I managed almost exactly 7 hours of reading on Saturday for the 24 in 48 readathon. Sunday Dunk and I went for our annual day out to New Mills in Derbyshire, a mere half an hour on the train, to take a little stroll along the Goyt Way. The girls went to the coast with some friends and played on the beach, so a good time was had by all. This morning I checked on the avocado tree and found the pot now has its own little ecosystem.
'The Idiot' by Elif Batuman is my number four from the Women's Prize for Fiction shortlist (though I have not read the winner yet) and also a finalist for the 2018 Pulitzer Fiction prize. 'Sprawling' is what Miranda July called it on the front cover, and I think that would be my reaction too. It follows the freshman college experience of Selin as she struggles to make friends and find out what she thinks about life, the universe and everything. There is a wonderful cast of characters who all seem to have themselves much more 'together' making Selin feel that she must be doing something wrong. She drifts between classes, seeking something that will tell her the true direction her life should take. Although written in past tense it has a very immediate feel to it, as if she is relating stuff that only just happened, with lots of extraneous and trifling details about what people (and Selin herself) wore and ate and said, but this has the effect of making you feel intimately involved in their lives. All of the characters are either learning languages, or not native english speakers, and much of the discussion revolves around national and linguistic identity, and also interesting conversations about language use and how it differs and how words are shared between cultures. Selin is rather sweet and naive and often takes things too much at face value:
"In philosophy class, we talked about the problems we would have on Mars - the language problems. Supposing we went to Mars and the Martians said 'gavagai' every time a rabbit ran by; we would have no way of knowing whether 'gavagai' referred to rabbits, to running, or to a kind of fly that lived in rabbit's ears. I found this incredibly depressing - both the obstacles to understanding and the rabbits with flies in their ears." (p.125-6)
"At some point in our conversation, Ivan mentioned that strawberries grew on trees. I said I thought they grew on little plants close to the ground. No, he said - trees.
'Okay,' I said. I knew that in my life I had seen strawberries growing, on plants, but this didn't seem like irrefutable proof that they didn't grow on trees.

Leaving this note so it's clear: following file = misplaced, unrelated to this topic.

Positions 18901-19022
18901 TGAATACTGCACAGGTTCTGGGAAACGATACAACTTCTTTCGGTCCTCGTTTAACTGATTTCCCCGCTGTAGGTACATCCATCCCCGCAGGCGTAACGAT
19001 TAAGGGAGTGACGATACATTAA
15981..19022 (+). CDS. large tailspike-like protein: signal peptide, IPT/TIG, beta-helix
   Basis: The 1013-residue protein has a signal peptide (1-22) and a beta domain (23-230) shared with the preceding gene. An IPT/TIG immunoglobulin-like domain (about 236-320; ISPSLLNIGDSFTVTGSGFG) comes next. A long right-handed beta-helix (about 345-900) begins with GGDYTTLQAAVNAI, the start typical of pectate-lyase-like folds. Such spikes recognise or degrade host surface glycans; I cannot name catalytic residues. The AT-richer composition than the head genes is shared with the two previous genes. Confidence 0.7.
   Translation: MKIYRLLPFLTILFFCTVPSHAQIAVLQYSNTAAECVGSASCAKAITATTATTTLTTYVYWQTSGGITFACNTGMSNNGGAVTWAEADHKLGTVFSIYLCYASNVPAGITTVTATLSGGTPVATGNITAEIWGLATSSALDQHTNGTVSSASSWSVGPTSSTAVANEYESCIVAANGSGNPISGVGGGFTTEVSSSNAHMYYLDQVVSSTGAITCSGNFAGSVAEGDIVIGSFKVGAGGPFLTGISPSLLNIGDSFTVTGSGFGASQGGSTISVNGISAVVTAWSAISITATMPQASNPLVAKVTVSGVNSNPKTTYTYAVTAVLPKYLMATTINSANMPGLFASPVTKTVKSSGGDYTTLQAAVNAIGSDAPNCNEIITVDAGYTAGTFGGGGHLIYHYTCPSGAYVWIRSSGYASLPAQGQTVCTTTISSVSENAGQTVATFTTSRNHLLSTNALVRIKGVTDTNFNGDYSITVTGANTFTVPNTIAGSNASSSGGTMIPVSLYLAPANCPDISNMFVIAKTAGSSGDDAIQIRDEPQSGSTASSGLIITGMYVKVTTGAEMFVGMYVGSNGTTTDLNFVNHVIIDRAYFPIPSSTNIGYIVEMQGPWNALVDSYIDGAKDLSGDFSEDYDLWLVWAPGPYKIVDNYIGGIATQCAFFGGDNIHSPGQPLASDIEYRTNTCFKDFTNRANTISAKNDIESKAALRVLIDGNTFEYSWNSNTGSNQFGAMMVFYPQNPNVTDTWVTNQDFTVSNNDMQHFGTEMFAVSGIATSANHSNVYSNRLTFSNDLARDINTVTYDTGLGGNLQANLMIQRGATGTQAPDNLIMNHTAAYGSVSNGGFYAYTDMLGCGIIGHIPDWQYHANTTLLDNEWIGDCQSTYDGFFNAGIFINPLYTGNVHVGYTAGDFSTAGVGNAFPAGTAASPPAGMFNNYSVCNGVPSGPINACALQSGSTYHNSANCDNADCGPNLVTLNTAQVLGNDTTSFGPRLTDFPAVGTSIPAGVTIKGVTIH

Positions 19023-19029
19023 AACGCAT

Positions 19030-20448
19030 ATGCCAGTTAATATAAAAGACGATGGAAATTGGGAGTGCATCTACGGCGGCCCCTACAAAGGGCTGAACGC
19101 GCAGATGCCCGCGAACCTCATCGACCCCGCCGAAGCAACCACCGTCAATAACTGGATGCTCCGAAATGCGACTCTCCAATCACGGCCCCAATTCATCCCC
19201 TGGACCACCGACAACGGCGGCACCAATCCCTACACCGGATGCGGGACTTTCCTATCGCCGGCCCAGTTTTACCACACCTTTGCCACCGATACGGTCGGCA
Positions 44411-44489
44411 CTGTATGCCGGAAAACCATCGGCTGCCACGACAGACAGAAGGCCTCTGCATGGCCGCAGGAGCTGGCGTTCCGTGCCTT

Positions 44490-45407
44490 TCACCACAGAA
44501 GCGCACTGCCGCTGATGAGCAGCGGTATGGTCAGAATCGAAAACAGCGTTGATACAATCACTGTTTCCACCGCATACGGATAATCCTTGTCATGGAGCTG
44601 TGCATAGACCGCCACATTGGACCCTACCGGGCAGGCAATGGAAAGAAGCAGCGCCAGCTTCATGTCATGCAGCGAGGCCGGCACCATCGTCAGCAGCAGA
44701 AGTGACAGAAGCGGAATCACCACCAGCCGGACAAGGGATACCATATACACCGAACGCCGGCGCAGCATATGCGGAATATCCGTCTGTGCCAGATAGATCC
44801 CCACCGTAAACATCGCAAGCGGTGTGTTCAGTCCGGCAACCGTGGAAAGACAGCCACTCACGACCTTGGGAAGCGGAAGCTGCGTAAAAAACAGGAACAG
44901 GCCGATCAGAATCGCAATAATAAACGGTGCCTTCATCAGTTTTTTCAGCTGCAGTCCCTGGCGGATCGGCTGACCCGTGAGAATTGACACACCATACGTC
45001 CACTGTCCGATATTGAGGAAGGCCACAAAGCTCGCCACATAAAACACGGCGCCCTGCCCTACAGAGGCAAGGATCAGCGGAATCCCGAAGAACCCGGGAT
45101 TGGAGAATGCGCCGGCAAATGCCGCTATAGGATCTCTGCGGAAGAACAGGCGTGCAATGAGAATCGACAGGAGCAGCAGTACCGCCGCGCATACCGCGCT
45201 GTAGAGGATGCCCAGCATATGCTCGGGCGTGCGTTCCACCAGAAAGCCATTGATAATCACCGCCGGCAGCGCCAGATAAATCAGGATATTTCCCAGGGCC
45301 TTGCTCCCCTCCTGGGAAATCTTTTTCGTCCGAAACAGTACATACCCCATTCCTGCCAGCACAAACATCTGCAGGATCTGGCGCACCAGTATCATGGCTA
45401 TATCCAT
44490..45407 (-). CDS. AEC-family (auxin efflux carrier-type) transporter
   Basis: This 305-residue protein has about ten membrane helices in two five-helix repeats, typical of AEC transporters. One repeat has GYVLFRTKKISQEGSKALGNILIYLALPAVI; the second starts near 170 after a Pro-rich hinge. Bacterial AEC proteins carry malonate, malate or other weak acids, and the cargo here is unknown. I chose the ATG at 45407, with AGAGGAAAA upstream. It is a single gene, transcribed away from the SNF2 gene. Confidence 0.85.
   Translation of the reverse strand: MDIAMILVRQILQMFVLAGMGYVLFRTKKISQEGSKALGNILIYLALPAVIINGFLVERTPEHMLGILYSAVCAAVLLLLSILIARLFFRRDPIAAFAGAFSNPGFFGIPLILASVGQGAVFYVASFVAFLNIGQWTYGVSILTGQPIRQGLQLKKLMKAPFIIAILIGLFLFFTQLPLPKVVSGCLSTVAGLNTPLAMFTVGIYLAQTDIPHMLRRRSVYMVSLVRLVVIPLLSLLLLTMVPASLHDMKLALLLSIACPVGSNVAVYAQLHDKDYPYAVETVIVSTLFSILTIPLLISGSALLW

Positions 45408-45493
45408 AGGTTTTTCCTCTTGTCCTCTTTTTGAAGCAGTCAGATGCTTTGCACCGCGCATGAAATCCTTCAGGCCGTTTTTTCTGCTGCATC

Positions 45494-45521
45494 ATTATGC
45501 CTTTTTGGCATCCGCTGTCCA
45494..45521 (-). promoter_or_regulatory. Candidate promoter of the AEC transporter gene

'You're easy to convince,' he said.
We walked for three hours. On the way back we got lost and had to climb down a steep hill. I really didn't want to climb down the hill. I actually walked into a tree and then stayed there for a minute.
'What are you doing?' Ivan asked.
'I don't know,' I said.
He nodded. He said that there were lots of possible ways down the hill, but probably the best way was one where you didn't have to go through a tree. Then he started talking about the execution of Ceausescu and his wife." (p.161)
At the same time she can also be quite astute. She sums up nicely a conversation Monkey and I have had on several occasions about the consumption of alcohol. I find this does not just apply to college students but in my own experience with work colleagues, people thinking that if you don't drink on a regular basis it is for some kind of principle like being a vegetarian:
"This obsession with drinking was one of the things that had most surprised me abut college. I had always looked down on alcohol, both my parents liked to drink at dinner and it always made them more annoying. I had known that alcohol was supposed to be a big part of college life and that some people would really care about it, but I hadn't realised it would be basically everyone, except the most humourless or childish people, and also some people who were religious. There didn't seem to be any way of not drinking without it being a statement." (p.174)
Somewhat in pursuant of Ivan, her elusive, email love interest, she takes herself off to teach English in Hungary for the summer, an experience that seems to serve to leave her more confused about the whole life and universe thing. I liked Selin immensely and the book is very witty and perceptive; that while it sometimes tries to argue that language and culture dictate identity equally people's experience of their struggle with identity is universal and something we share across national boundaries.
"I read a book of fables and read two fables about harts. They both ended badly. In 'The Hart in the Ox-Stall', the hart hid from the hunter in an ox-stall. The hunter noticed its antlers sticking out of the straw and killed it, proving that 'nothing escapes the master's eye.' In 'The Hart and the Hunter', the hart deplored its legs for being less handsome than its antlers. Later, when it was running from a hunter on its legs, its antlers got tangled in a tree and it got killed. The moral was: 'We often despise that which is most useful to us.' In general, the hart's biggest problem was antlers. Or no, it wasn't antlers at all, it was hunters." (p.189)